Much of what we know about the intellectual, social and moral development of infants at birth and as they grow into adults are through the developmental theories. Some of the developmental theories are sexual development, social development and moral development.
Both Jean Piaget and Lawrence Kohlberg view similarities as well as differences between the theories they each believe in regards to the development of a child social and moral development. Jean Piaget put forth the theory of cognitive development wherein he established a clear as well as a logical connection between the age factor and the child’s learning and comprehension abilities. Nonetheless, the two theorists held views that worked against each other in some aspects. Though there are various similarities between the stages of cognitive development and the stages of moral development that make both Piaget and Kohlberg’s views very interesting when applied to the learning of social and moral development.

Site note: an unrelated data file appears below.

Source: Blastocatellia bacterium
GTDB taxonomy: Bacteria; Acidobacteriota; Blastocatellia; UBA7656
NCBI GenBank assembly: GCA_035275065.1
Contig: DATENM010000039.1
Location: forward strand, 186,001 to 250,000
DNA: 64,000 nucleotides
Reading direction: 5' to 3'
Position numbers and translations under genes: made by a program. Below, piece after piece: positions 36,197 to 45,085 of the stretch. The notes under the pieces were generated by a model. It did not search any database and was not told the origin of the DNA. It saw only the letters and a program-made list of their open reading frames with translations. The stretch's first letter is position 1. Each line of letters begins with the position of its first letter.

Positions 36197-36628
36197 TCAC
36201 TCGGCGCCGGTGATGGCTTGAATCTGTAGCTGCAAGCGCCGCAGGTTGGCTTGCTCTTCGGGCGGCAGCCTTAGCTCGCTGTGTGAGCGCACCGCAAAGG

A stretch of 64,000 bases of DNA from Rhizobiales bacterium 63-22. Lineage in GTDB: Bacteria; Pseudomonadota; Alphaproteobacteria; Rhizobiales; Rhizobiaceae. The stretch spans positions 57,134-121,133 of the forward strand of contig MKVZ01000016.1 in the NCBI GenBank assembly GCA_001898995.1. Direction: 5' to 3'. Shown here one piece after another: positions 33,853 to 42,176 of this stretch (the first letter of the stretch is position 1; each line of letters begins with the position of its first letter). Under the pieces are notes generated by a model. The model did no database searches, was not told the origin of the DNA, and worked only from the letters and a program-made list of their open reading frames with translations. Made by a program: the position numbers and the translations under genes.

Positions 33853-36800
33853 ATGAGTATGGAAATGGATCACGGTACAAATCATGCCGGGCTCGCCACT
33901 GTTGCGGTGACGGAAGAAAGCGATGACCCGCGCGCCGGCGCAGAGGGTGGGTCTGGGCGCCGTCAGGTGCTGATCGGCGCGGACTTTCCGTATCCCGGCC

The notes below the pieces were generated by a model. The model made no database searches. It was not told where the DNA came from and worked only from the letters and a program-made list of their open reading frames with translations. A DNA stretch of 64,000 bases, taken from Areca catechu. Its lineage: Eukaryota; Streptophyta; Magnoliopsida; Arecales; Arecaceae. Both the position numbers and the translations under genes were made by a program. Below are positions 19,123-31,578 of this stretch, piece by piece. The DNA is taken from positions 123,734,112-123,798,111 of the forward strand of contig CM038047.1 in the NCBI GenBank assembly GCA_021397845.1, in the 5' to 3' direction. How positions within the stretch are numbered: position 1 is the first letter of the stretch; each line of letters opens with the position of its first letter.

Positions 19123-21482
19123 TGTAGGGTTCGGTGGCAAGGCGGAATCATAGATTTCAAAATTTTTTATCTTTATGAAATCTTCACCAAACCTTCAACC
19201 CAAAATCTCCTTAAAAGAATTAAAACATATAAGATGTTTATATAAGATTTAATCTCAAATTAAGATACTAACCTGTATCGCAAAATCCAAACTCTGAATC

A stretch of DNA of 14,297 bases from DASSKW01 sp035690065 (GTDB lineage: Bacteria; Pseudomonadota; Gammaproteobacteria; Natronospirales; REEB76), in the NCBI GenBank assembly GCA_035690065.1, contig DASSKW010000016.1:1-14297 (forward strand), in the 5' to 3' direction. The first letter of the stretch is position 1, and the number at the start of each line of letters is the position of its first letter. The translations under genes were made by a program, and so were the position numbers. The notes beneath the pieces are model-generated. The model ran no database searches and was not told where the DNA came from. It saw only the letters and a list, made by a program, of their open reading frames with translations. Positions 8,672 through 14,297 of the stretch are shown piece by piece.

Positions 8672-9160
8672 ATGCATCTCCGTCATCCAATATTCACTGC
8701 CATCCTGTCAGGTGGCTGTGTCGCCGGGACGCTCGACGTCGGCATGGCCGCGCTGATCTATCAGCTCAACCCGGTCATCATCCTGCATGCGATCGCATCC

There are major differences between the two theories one being that Piaget’s theory puts stress on the cognitive development that is the development of thought processes pertaining to an infant. On the other hand, Kohlberg’s theory basically works on the moral development of a child. The work of this theorist deals with the value building and image forming processes of a child in the various stages while a child is growing into an adult. However, unlike, Piaget’s theory of a child’s development, Kohlberg’s theory has little to do with the age factor. Where Piaget’s theory is based on age ranges and four different stages, Kohlberg’s theory explains the moral development of a child with the help of distinct “levels” and six stages all together. As both theorist are analyzed the evidence will be clear and understandable by breaking down both theorists believes and statements. Piaget and Kohlberg worked on the mental processes of human beings, but Piaget focused on the learning processes and...
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